Bill asks him for drinks—The Leaky at 6, that's at very least drinks—and Percy has a moment where he thinks maybe this is Bill seeing sense, just one of his brothers extending a hand.
"Have you seen Percy?"
"In the corner. I suppose you'll be wanting a drink?"
"Not now. I'm taking Fleur out for dinner later. We'll stop here after and drink then."
He should have known better. Sod it, he does. Because whatever's behind the invitation, it's obligation to blood.
Percy remembers idolising his older brothers growing up. He doesn't play favourites anymore.
He's not exactly spoiled for choice.
It's Bill's big news. Engaged to his Veela, which the whole of England well knows because that's the sort of news that spreads. Can't get complicated policy decisions explained and understood in anything less than three education campaigns and a slew of Prophet blurbs but ask the average wand-on-the-streets who's shagging who and they know it by heart within hours.
Evidently, Bill's under the impression Percy somehow hasn't heard. Might be he's been out of the country long enough to forget how fast gossip spreads, how often it's true.
Percy asks about Gringotts by way of small talk and Bill rambles a bit, on about the trouble of adopting new safety rules, and when he catches himself, he asks about Penny.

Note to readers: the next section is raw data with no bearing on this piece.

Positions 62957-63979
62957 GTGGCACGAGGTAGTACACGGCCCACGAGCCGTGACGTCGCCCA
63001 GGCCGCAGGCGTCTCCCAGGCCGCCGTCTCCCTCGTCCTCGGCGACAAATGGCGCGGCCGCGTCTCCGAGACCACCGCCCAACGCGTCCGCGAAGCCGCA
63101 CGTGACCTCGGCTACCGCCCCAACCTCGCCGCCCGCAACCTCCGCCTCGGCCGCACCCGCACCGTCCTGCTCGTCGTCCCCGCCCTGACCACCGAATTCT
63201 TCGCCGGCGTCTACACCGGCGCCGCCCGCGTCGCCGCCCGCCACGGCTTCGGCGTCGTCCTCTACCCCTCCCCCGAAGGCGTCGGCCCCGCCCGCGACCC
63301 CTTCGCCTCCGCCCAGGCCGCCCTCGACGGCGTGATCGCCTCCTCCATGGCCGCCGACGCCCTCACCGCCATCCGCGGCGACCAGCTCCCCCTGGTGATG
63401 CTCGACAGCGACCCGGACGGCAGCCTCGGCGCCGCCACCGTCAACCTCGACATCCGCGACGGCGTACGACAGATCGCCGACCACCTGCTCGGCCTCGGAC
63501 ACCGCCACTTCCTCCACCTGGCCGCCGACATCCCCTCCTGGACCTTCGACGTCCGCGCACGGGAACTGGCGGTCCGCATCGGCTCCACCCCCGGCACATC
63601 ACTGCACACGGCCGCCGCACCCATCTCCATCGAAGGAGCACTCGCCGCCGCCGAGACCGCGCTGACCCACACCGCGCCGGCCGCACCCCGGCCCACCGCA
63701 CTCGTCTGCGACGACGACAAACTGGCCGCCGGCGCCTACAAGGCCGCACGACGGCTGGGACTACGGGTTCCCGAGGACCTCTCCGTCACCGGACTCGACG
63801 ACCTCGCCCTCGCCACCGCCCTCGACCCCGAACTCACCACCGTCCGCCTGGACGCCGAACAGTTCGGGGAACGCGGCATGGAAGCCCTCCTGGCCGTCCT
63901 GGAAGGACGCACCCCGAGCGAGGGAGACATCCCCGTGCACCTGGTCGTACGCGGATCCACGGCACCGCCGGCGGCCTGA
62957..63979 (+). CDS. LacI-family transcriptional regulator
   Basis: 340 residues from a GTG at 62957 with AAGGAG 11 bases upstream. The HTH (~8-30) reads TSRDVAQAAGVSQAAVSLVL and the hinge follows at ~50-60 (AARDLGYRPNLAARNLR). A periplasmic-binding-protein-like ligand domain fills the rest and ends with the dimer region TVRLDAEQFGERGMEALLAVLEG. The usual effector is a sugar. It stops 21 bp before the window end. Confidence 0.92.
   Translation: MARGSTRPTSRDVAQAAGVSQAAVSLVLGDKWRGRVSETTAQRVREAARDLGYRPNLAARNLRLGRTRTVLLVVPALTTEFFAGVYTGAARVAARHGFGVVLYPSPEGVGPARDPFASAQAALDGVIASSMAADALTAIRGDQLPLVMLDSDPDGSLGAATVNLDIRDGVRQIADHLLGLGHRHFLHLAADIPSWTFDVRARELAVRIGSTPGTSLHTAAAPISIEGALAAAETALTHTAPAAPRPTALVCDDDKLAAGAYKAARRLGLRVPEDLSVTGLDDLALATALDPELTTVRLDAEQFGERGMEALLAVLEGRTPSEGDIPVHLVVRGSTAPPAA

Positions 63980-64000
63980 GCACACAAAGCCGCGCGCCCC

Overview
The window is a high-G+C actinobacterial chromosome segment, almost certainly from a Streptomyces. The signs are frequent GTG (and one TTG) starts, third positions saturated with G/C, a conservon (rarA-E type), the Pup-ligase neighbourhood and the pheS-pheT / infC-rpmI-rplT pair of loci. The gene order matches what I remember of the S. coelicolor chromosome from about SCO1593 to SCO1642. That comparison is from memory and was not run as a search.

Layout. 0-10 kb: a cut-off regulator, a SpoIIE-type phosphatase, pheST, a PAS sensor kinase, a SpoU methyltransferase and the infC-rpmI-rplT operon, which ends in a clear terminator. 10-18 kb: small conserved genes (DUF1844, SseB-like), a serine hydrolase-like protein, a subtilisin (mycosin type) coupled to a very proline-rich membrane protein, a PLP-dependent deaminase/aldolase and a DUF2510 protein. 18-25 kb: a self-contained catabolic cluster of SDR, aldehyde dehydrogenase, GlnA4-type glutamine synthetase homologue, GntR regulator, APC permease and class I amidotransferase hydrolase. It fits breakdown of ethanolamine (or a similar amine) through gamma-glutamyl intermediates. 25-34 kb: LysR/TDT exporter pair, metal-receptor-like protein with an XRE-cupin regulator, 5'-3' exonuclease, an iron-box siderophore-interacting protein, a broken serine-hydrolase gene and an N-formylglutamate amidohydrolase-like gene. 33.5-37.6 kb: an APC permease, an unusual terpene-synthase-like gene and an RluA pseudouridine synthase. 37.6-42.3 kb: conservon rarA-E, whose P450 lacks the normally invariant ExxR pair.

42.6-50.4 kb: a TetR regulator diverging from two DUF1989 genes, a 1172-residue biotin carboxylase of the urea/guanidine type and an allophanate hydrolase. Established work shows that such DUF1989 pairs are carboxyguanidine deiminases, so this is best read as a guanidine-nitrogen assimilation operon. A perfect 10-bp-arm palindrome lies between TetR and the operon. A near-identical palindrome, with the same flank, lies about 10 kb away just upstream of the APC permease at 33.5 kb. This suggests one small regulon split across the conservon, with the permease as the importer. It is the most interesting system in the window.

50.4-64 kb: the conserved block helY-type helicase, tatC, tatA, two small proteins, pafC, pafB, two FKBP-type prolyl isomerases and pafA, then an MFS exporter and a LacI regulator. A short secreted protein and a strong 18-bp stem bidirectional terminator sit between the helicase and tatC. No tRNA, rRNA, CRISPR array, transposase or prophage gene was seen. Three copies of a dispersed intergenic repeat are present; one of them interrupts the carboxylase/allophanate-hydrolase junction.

Definitely been away too long, then. Percy wonders if it's a sign his information's that out-of-date or if it's just that his family's valued him that low. He suspects it's both, that Bill could go on for hours about Charlie's love life.
Bill takes a moment to sort himself out. Percy works with politicians all the time; Bill's embarrassingly easy to read by comparison. Percy can't even look at him anymore.
"I proposed to Fleur two nights ago," Bill says like yes, he does honestly think that's news and Percy does his best to seem surprised. He'd rip into anyone at work who pulled this with old news but as Bill's his brother and not political at all, Percy lets it slide. Then Bill feels compelled to tell him Fleur said yes.
Like there's the slightest chance they'd be having this sit-down had she said no.
Percy pats Bill's arm and works up a smile and tells him that's brilliant because it is. He can't begrudge his big brother whatever happiness he's found.
When Bill says, "Yes, it is," he looks so much like Ron Percy nearly chokes.
He needs a moment at the bar. It's nothing, a quick slip of glad-handing instinct, to lay out terms for his escape. "This demands a drink."
"No, I couldn't," Bill says and that's less Ron baffled and happy on the Quidditch pitch, more Fred being obstinate just because. Bill's face shifts, stubborn-memory-fond. Percy wonders if this is how he looks when he thinks back. Growing up Weasley's not easy to overlook.